Playing tennis in 40 degrees and playing
tennis in 90 degrees is definitely a change. Most importantly
you have to dress accordingly. If not, you may be too sick
the next day to play. I suggest wearing several thin slayers
of clothing so you can take off small amounts as you warm
up. If you have a large sweatshirt on over a t-shirt you will
be going from one extreme to the other when you remove the
sweatshirt and you may get really cold extremely quick.
There are two things I cannot stand wearing
when playing tennis. One is sunglasses and the other is gloves.
These two things drive me nuts. I would rather have ice-cold
hands than try wearing gloves when playing tennis. However,
if they do not bother you they might not be a bad idea. I
find it extremely difficult to feel the grip with gloves on,
no matter how thin the gloves are. Gloves are not a bad idea
on change-overs if you can find a way to keep them warm as
you play. The colder your hands are the harder it is to find
the right position on your grip. Sunglasses can be helpful
as the winter sun is lower in the sky and more likely to be
a constant bother. I have seen few people who can actually
play good tennis with sunglasses on but it is definitely a
Last but not least, be sure to stretch a
lot before you play and as you warm up. Your muscles will
take longer to loosen up in the cold and you do not want to
pull any muscles. Be sure to take your time in the warm up,
and try to hit in the warm-up 5-10 minutes longer than you
Ok, enough with the boring stuff, let's get
to the fun part.
If you are not as in shape as you wish you
were, the colder the weather the better. Without the 90 degree
sun and 90% humidity bearing down on you, you will be able
to play longer and stay in the longer rallies without feeling
like you are going to pass out.
The cold weather has effects on the ball.
The colder the weather the less bounce the ball will have.
Your topspin will have less effect but your slice will be
more deadly than ever. Drop shots are also more effective
since they will not bounce as high. If you have a big kick
or topspin serve beware, the cold weather will take some of
the kick/bounce out of the ball. Flat serves and slice serves
will be more effective for you in the cold and force your
opponent to have to get down low for a ton of balls. This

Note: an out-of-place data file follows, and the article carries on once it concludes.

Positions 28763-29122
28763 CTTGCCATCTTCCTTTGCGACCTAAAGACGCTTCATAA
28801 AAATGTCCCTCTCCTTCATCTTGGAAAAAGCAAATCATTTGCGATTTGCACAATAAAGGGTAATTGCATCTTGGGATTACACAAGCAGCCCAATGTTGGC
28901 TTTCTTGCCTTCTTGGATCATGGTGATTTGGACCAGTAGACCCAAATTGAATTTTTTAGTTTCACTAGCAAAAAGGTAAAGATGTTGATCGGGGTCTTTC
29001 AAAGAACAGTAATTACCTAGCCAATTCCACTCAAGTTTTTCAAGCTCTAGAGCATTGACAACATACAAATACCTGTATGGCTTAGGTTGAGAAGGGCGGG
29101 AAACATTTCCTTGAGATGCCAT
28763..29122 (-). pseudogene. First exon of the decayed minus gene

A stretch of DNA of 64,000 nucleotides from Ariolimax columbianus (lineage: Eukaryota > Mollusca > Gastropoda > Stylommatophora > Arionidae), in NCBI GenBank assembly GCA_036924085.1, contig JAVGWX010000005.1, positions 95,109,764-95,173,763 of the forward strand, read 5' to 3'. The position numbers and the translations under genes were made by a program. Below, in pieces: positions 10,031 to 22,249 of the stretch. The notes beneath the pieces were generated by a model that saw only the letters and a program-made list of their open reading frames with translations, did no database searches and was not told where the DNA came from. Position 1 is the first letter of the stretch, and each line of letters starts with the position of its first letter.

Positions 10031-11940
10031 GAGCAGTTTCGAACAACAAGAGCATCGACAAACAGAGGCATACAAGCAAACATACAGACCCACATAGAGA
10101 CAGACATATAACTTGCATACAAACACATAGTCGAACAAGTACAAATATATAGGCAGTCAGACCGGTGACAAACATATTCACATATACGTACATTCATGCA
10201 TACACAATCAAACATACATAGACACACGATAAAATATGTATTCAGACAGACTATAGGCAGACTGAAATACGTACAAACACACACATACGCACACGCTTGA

also means that the ball will bounce low for you too. Bring
your racquet back early for good preparation to adjust to
the low bounce, and start your backswing lower than you typically
If you have a topspin approach shot and
a slice approach shot you may want to try to lean more towards
some slice approaches on any ball that does not bounce much
higher than the net. This keeps the ball extra low and really
forces your opponent to get low to get under the ball and
hit a passing shot which is tough.
You also need to move to the ball more than
you would in warmer weather. Since the ball is flatter it
will not get as deep in the court as it would if it was warm
out. Be sure to move well into the court for shorter balls.
With the ball being a little flatter, be
sure to aim deeper and hit harder to keep the ball from landing
too short and allowing your opponent to step into the court
to hit every ball.
When playing in the cold make sure you can
adjust your game to the conditions. Playing smart can really
benefit you in these types of situations. Keep the ball low,
if the ball comes back the ball will not have as much bounce
as you are used to so adjust your shots appropriately. Be
sure to dress warm and in thin layers, and do not underestimate
the importance of stretching and a nice warm-up before your
match. I actually know a guy who went out to practice his
serve in the cold without any warm-up. He had a big serve
and just started swinging away. His hurt his shoulder so bad
that day that he had to learn to play left handed, and he
will play left headed the rest of his life. Take care of yourself
in the cold, play smart and have fun. If it gets too cold,
get off of the court and live to play another day.
*** Quick winter tip: Many places take down
the nets in the winter (yes, I hate it too) When I was in
college my school would take down their nets for a long time.
Once in a while the weather would be warm enough to play but
there would be no nets up. Just trying to go out and hit rallies
with someone without a net is impossible, your sense of depth
is way off. You do not need to carry a net around with you.
I used to have police tape in my tennis bag. If you tie the
police tape to the net posts it works really well. I do not
recommend playing a match like this, but it is great for practice.
You actually do not need the lower half of the net for depth
perception, just the top band.
Luck on the Court!